First-ever Israeli inhaler transforming marijuana into prescribed doses

Syqe Medical develops only known metered-dose cannabis or plant-material inhaler.

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October 15, 2017 20:42
4 minute read.
First-ever Israeli inhaler transforming marijuana into prescribed doses

CEO of Syqe Medical, Israel's leading medical marijuana firm, poses in his office alongside the company's 3D-printed inhaler.. (photo credit: COURTESY/SYQE MEDICAL)

 
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Before Israel licensed medical marijuana, people with terminal illnesses would come desperately to a young, chin-bearded grower named Perry Davidson.

“Back then, I was picking up the cannabis in the garden, going on the bus, wrapping it up so it didn’t smell and physically giving it to the patient,” said Davidson, CEO of Syqe Medical, a drug delivery company. “I was a 26-yearold schmuck, and I was dealing with hundreds of cancer patients... How did we get to a situation where if I didn’t wake up in the morning, these cancer patients would or wouldn’t get their medication?” Today, giant pharmaceutical giants such as Teva Pharmaceuticals have partnered with Tel Aviv-based start-up Syqe Medical to market and distribute a new medical marijuana inhaler that allows doctors to prescribe the drug remotely and in controlled doses.

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The device – built on-site in a 3D-printer shown to The Jerusalem Post – is the only metereddose cannabis and plant-material medicinal inhaler in the world that Davidson and Syqe Medical chairman Eytan Hyam know of. It was approved by the Health Ministry more than two years ago for use in a pilot program at Rambam Hospital in Haifa, the first site where doctors prescribe the drug as “standard medical treatment.”

Israel has long taken medical marijuana seriously, ever since pioneering Prof. Raphael Mechoulam, who was then at Weizmann Institute of Science in Rehovot, became the first person to identity the plant’s main psychoactive compound, THC (tetrahydrocannabinol), in the 1960s. “The start-up nation vibe” has also helped Syqe Medical, its CEO said. The company has benefited from a half-million-dollar 3D printer it got for free as a beta product, along with $1 million of funding from the Israel Innovation Authority in its early stages.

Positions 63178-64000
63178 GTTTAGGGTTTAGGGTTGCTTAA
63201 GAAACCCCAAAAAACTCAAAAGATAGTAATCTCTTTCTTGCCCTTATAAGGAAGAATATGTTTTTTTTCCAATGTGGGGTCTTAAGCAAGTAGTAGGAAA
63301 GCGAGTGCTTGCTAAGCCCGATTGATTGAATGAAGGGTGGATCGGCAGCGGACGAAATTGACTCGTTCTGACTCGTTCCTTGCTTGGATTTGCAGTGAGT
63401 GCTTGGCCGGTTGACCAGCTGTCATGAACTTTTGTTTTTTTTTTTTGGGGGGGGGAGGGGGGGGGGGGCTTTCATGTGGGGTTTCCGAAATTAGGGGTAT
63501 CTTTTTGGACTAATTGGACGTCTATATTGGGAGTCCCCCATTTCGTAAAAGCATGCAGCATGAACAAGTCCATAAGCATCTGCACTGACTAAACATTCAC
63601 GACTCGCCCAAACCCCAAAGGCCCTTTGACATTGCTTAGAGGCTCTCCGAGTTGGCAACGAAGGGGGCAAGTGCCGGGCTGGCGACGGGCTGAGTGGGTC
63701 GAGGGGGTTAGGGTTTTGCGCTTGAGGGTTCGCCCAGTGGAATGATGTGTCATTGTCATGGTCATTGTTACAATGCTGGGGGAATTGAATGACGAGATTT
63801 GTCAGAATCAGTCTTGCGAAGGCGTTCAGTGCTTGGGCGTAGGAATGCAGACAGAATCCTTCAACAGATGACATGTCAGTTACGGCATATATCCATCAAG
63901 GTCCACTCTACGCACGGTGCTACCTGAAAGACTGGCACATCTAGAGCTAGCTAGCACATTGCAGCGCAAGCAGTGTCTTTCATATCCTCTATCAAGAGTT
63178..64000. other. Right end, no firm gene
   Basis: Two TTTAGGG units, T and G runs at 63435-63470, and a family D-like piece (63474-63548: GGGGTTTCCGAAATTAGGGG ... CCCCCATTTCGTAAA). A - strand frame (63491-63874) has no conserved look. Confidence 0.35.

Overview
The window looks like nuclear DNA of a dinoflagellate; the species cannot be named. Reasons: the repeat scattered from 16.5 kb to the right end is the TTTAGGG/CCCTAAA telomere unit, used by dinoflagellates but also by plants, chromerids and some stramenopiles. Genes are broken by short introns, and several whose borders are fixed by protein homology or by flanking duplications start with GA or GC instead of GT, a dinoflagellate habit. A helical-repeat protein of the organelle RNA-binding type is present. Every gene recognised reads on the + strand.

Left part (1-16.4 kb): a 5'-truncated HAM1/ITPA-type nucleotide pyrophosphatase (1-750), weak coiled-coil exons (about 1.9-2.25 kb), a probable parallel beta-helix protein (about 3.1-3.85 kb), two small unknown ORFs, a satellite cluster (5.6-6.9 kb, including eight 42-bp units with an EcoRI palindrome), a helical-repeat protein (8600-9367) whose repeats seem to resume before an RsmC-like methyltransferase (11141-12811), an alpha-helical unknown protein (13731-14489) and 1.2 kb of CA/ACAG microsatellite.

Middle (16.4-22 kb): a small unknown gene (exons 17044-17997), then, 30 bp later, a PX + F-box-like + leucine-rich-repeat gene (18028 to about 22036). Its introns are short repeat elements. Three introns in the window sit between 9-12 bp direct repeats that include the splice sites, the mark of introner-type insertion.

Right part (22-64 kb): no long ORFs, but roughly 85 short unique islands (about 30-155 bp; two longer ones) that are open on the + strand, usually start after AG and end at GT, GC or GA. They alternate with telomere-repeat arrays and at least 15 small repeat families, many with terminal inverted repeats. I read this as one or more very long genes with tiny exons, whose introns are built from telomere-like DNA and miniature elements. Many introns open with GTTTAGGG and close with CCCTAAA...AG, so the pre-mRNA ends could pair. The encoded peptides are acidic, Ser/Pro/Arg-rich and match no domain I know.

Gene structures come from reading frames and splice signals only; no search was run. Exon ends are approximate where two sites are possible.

“The R&D, localized support, it has very much to do with the innovative climate in Israel and the financial support of seed investors... Now, investors are knocking at our doors every day,” Davidson said.

Administering cannabis to patients has long frustrated doctors due to the lack of a precise dosage and because many users smoke the drug, inhaling carcinogens in the process. Syqe’s inhaler overcomes those health concerns.

After inhaling, it takes between three to five minutes for the concentrated cannabis to reach maximum blood levels, unlike modified marijuana liquid extractions or oils which require hours to take effect. And as a smart device, the inhaler transmits usage data immediately back to Syqe, allowing researchers to track usage and provide case studies to other jurisdictions that are on the fence about legalizing the drug.

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The handheld device includes dozens of preloaded marijuana VaporChips – similar in shape and size to a computer chip – that are housed in a single cartridge. The inhaler includes thermal controllers and lung interfacing that can pause or increase airflow based on pace and speed. That allows the inhaled dose to meet a level of precision within one hundred micrograms – a medically acceptable threshold of accuracy.

“We are able to deliver a plant with the same rigor, safety and precision as a [traditional] pharmaceutical,” Davidson said. He pointed to a 2016 agreement with Teva Pharmaceuticals to distribute Syqe’s inhaler domestically.

The company plans to start a trial with the US Food and Drug Administration next year.

“We give them credit, for Teva, to have the chutzpah to sign up with us to prescribe cannabis in its natural form,” Davidson said. “The fact that we had to go through all the due diligence with the top management in Teva to have this marketed by a pharmaceutical company – if that doesn’t mean we’re a drug, I don’t know what is a drug.”

Even Philip Morris, the American tobacco giant, has invested $20m. in Syqe to look at how to reduce the harm from smoking its nicotine products. To date, Syqe has raised some $33m.

Of the estimated 30,000 Israelis who are prescribed medical marijuana, several hundred are using the Syqe device, all of them under the auspices of Rambam Hospital. The Knesset is currently considering legislation to allow medical marijuana to be exported, which could be a boon to the overall industry and to Syqe.

“There are people calling us once or twice a week, asking, ‘Is it in the market, is it in the market?’” Davidson said. The inhaler will be distributed sometime in 2018 for use outside the hospital environment.

Patients in Israel can get a prescription for medical marijuana if their condition did not improve after trying traditional drugs within the past year. Unlike California’s notoriously lax rules governing medical marijuana, where complaints of a backache can cajole a doctor into writing a prescription, Israel restricts the drug far more strictly.

Treatment with marijuana is available for, among others, patients with chronic neuropathic pain, those with a diagnosis of multiple sclerosis and individuals undergoing chemotherapy.

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